A brief yet intriguing description of a talk on pointing, by the ever versatile neuroscientist and philosopher Ray Tallis at the recent Hay Literary Festival.
A spellbinding hour with philosopher and self-confessed “many-layered anorak” Raymond Tallis on the subject of pointing. Yes, sticking your finger in the air and directing it at an object. It is, he argued, one of the attributes that mark us out as human beings with a sense of ourselves and others in a shared space: no other animal, including pointers and chimps, can use pointing fully. He reflected on its use for babies as a staging post towards acquiring language; and noted that in autistic children there is often an absence of pointing. He talked about pointing and power: the pointing that marks some unfortunate from a crowd and summons them to who-knows-what; the Malcolm Tucker-esque jabbing of the air that is tantamount to “a one-fingered punching at the self”. Then there is the disembodied, absent, generalised pointing of the fingerpost, which has “the ghost of intention about it”.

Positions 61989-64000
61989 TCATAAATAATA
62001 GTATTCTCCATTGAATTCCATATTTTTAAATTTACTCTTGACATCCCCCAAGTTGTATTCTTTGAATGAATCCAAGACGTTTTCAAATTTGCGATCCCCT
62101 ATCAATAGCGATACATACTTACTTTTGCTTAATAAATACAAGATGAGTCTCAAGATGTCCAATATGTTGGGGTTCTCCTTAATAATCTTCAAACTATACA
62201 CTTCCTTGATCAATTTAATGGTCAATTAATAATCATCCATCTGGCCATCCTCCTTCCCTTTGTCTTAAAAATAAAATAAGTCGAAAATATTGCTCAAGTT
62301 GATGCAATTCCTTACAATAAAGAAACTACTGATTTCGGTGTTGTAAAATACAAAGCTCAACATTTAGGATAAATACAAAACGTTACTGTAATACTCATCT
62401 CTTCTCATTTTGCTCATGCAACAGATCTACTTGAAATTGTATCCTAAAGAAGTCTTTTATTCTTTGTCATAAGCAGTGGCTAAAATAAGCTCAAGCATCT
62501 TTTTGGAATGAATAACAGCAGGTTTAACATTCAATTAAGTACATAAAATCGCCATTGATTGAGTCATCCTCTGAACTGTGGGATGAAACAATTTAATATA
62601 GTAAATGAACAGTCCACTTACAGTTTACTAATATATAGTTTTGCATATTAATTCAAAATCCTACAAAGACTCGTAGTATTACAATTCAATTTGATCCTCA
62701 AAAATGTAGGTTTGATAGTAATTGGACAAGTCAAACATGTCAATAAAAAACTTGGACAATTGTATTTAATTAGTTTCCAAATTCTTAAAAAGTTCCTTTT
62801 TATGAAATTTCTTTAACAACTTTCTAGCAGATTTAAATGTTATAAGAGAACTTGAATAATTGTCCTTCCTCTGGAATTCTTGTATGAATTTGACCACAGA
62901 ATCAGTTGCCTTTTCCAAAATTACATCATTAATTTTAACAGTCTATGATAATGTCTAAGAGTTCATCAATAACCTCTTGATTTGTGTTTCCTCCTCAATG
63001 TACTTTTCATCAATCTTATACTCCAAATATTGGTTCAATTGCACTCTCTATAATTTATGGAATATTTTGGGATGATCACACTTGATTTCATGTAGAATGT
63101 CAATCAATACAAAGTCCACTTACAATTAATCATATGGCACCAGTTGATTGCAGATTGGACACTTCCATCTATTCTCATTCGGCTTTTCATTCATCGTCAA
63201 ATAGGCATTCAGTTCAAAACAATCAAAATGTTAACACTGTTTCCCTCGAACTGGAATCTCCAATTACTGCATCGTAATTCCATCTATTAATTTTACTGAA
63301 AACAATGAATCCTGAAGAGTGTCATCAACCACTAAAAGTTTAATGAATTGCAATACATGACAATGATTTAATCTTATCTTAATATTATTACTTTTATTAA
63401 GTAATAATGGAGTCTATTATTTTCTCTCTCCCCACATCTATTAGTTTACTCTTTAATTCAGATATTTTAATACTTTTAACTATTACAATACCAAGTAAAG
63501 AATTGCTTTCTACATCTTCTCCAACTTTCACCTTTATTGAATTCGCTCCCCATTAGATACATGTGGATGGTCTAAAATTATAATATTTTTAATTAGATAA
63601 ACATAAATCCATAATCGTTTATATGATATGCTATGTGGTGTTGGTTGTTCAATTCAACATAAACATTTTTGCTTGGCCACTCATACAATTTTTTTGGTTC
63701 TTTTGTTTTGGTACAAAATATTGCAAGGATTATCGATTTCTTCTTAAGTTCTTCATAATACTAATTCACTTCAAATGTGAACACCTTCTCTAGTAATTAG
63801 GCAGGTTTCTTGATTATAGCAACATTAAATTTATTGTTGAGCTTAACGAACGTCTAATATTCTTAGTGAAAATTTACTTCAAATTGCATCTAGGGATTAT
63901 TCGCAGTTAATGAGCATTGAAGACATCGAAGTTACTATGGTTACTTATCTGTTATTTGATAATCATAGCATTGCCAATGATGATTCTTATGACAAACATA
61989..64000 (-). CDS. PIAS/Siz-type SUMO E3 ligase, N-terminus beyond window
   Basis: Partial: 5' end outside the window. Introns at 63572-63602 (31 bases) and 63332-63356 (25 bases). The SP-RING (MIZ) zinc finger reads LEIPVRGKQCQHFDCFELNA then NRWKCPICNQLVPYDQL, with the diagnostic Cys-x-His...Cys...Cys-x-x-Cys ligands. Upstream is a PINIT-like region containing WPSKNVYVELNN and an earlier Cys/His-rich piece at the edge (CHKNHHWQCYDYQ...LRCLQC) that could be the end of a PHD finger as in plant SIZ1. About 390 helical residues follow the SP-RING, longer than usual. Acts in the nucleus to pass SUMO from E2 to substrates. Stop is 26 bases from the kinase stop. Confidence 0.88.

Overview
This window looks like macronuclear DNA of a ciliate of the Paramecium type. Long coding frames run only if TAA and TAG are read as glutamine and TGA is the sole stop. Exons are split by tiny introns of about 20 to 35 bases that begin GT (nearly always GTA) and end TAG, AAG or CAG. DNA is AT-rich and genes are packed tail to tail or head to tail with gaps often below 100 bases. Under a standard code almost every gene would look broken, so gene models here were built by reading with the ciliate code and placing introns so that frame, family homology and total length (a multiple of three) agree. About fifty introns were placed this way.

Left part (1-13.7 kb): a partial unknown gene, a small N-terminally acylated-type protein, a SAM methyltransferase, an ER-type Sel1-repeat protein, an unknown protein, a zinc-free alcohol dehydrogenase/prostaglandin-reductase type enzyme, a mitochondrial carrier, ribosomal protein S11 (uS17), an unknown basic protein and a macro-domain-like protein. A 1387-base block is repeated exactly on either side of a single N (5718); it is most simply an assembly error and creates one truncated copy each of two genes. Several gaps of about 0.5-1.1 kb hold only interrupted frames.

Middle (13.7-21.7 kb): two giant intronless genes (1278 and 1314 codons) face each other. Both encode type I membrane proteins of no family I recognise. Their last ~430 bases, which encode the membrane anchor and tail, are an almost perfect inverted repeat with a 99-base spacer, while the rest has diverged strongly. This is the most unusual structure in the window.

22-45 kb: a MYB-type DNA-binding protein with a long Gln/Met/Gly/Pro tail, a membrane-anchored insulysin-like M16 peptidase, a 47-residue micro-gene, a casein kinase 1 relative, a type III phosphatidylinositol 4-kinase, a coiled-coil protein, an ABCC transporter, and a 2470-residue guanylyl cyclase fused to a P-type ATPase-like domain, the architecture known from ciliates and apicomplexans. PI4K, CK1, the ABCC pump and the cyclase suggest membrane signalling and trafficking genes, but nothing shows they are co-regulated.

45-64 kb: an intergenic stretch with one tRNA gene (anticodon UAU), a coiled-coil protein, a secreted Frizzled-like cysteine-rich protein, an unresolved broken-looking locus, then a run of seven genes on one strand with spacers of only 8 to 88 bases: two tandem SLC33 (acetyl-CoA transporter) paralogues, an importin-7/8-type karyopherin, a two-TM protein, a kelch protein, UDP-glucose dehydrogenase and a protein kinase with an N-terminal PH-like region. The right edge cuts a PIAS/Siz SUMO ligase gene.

Link to description in The Guardian (via @Matthew_Broome)